CAN GIMMICKS LIKE UNICORN FRAPPUCCINOS KEEP CONSUMERS COMING BACK TO COMMERCIAL COFFEE ESTABLISHMENTS? THE ANSWER IS A RESOUNDING YES
If there is one market that food and beverage establishments have been trying to keep up with, it’s the millennials. In past F& B Report issues, a number of contributing writers have tackled millennial food habits and why restaurants are constantly adapting to what these consumers want. People have called them indecisive, picky, and unable to pay attention, but among all their characteristics and stereotypes, it is their inclination for good design and aesthetics that F& B businesses are trying to tap.
Commercial coffee operators are no stranger to these marketing schemes. What good can an Instagram- friendly drink do? Plenty, actually. The best case in point had actually occurred in the middle of this year, thanks to commercial coffee giant Starbucks. A few months ago, the establishment launched the controversial Unicorn Frappuccino, a blue and pink- colored fruity drink that broke both the Internet and café sales, quickly selling out across Starbucks branches in the United States. The frappuccino itself drew mixed reviews online, but that didn’t stop netizens from posting photos of it on their social media accounts and frantically attempting to get a taste of the highly talked- about drink.
Are commercial coffee establishments here in the Philippines playing the same game? Starbucks and The Coffee Bean & Tea Leaf Philippines say yes. In an era when third wave coffee shops are popping up left and right, both Starbucks and The Coffee Bean & Tea Leaf have been consistently brewing new ideas to catch young diners’ attention— hook, line, and sinker.
On one hand, Starbucks is recognized for their innovative seasonal drinks catering to various trends all over the globe— which, of course, have to look gorgeous for the good old ’ gram. Starbucks Japan created buzz last spring when they put out their Sakura Blossom beverage, a pink drink made with traditional Japanese ingredients, topped with bright pink rice pops, and served in a special Sakura Blossom cup. As of writing, Starbucks Philippines is currently endorsing its Vanilla Sweet Cream Cold Brew, a drink with an intoxicating swirl of light cream and dark coffee fit for capturing with the Boomerang app. Starbucks has also incorporated exotic or social media- trending ingredients in beverages, like salted caramel, açaí berry, Tahitian vanilla, and Valencia orange.
Social media becomes a weapon and viral content never fails to reel a market in. A few years ago, a secret Starbucks menu consisting of off- menu items ( a Harry Potter Butterbeer- flavored drink among them) trended online, prompting customers to ask café baristas to make these special beverages for them.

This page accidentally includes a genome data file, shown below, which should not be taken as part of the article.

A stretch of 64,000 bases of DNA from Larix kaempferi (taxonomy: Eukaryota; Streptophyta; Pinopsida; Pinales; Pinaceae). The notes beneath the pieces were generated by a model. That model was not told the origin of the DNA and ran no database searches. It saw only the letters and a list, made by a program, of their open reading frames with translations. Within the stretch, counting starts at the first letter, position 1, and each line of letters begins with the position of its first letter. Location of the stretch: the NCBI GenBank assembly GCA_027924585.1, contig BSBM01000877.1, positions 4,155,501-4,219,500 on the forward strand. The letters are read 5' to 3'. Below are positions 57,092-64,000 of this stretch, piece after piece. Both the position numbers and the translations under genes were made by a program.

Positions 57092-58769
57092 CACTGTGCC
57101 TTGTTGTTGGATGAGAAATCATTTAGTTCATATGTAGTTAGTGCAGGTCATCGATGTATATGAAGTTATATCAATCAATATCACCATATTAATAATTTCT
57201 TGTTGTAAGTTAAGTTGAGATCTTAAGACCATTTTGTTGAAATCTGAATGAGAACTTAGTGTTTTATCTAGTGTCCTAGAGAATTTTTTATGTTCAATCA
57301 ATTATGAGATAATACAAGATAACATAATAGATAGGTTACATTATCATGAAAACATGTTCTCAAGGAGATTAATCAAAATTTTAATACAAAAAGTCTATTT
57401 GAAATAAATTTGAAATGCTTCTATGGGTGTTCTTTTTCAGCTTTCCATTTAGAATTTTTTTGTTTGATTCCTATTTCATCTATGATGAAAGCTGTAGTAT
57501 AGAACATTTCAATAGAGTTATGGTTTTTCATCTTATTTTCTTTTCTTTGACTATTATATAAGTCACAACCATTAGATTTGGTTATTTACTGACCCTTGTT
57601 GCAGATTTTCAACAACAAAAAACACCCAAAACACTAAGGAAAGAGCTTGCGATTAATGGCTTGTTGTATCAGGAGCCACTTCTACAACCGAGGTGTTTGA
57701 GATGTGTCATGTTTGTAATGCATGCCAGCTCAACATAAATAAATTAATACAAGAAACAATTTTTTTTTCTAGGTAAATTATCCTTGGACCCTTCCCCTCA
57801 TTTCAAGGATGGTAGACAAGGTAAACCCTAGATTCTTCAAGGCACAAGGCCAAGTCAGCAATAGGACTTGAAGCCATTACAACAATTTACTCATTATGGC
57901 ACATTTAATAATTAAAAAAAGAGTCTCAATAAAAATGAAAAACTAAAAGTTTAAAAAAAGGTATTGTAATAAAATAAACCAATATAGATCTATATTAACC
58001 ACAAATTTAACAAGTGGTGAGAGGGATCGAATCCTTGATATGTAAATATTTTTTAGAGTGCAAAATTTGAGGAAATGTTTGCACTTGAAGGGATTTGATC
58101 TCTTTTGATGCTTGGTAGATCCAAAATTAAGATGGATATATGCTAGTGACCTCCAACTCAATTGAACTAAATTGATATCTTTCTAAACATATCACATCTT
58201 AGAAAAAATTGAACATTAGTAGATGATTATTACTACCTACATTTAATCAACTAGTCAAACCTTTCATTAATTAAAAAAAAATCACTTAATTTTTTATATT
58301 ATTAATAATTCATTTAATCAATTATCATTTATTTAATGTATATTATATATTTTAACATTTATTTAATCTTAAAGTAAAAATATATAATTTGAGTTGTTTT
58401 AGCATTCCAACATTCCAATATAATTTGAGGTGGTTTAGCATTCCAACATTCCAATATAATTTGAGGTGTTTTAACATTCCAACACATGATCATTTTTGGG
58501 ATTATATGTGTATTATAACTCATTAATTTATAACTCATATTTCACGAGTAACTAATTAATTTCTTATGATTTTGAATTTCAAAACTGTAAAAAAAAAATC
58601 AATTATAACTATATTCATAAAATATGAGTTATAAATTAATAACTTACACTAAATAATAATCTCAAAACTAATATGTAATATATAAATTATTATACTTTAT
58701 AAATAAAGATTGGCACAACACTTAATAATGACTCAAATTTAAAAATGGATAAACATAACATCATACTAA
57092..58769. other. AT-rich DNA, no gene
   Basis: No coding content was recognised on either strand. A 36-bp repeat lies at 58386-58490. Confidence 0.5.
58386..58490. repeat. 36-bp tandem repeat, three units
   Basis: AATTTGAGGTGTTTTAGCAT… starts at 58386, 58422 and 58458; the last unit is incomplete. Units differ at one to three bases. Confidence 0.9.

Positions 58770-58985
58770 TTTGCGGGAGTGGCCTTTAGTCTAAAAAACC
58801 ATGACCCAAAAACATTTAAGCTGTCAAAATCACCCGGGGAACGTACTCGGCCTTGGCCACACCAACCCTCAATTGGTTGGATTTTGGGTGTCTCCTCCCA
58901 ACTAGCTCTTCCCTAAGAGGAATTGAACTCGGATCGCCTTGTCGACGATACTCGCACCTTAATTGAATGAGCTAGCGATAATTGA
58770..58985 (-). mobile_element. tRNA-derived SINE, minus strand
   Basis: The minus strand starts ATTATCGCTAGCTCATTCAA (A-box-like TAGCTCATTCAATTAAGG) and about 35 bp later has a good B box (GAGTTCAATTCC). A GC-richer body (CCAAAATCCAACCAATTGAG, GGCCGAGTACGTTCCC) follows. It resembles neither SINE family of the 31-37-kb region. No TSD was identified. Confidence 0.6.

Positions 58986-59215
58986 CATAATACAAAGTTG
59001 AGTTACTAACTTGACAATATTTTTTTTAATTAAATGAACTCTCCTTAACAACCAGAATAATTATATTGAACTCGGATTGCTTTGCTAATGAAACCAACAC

The Coffee Bean & Tea Leaf, on the other hand, claims that its signature drinks have always been the ice blended beverages. Customers in the Philippines are naturally drawn to cold and distinctly flavored sweet drinks. The Coffee Bean & Tea Leaf has also been using social media and aesthetics as a means to interact and engage with the millennial market. Recently launching Mexican Hot Chocolate, they created an online contest for customers who could draw the best Mexican- inspired customized art on their blank coffee cups. Participants are asked to tag their official account as they post their own creations on Instagram. Notice that branches of the establishment have word art on their walls, best for taking pictures on social media.
“We treat our social media platforms as a key resource for customer
“We treat our social media platforms as a key resource for customer insight and communitybuilding. We use them to initiate conversations
with our growing market, listen to what they say about
our brand, and fine-tune our marketing
initiatives around it,” says Nina Gregorius.
insight and community- building. We use them to initiate conversations with our growing market, listen to what they say about our brand, and fine- tune our marketing initiatives around it. Its ability to reach potential and untapped consumers is incomparable, and we make sure that our content strategy involves engaging the customer and showing that they are the most important part of our brand- building,” says Nina Gregorius of The Coffee Bean & Tea Leaf ’s public relations arm.
Commercial as both establishments are, they are also concerned with sustainability, single origins, and projects with their coffee growers and farmers. The Coffee Bean & Tea Leaf ’s Caring Cup initiatives stem from their direct relationship with the farmers who meticulously cultivate the beans and tea leaves they source. Starbucks has also built Farmer Support Centers that help sustain their communities.
In the end, innovation is always a good way to elevate the coffee experience for the customers of these establishments. Different or trending drinks are bound to make it online, and word of mouth on social media can spread like wildfire. Starbucks and The Coffee Bean & Tea Leaf aren’t the only ones in it. Nespresso will soon join the game as it opens its very first café in Rockwell this year, so its market can gain similar on- site experience as well. Gregorius says, “Innovation is at the heart of what we do and we like to keep our customers on their toes. Our efforts are always concentrated at making sure that there is always something new that will keep them coming back– without giving away too much, of course.”
(This page, top) Before busy hours at The Coffee Bean & Tea Leaf's SM Jazz branch; A customer takes an Instagram photo of their drink at Starbucks (Opposite page, clockwise from upper left) Starbucks’ new nitro cold brew incorporates nitrogen into their coffee; The Coffee Bean & Tea Leaf's best-selling ice blended white chocolate dream; A spacious Starbucks Reserve branch along Jupiter Street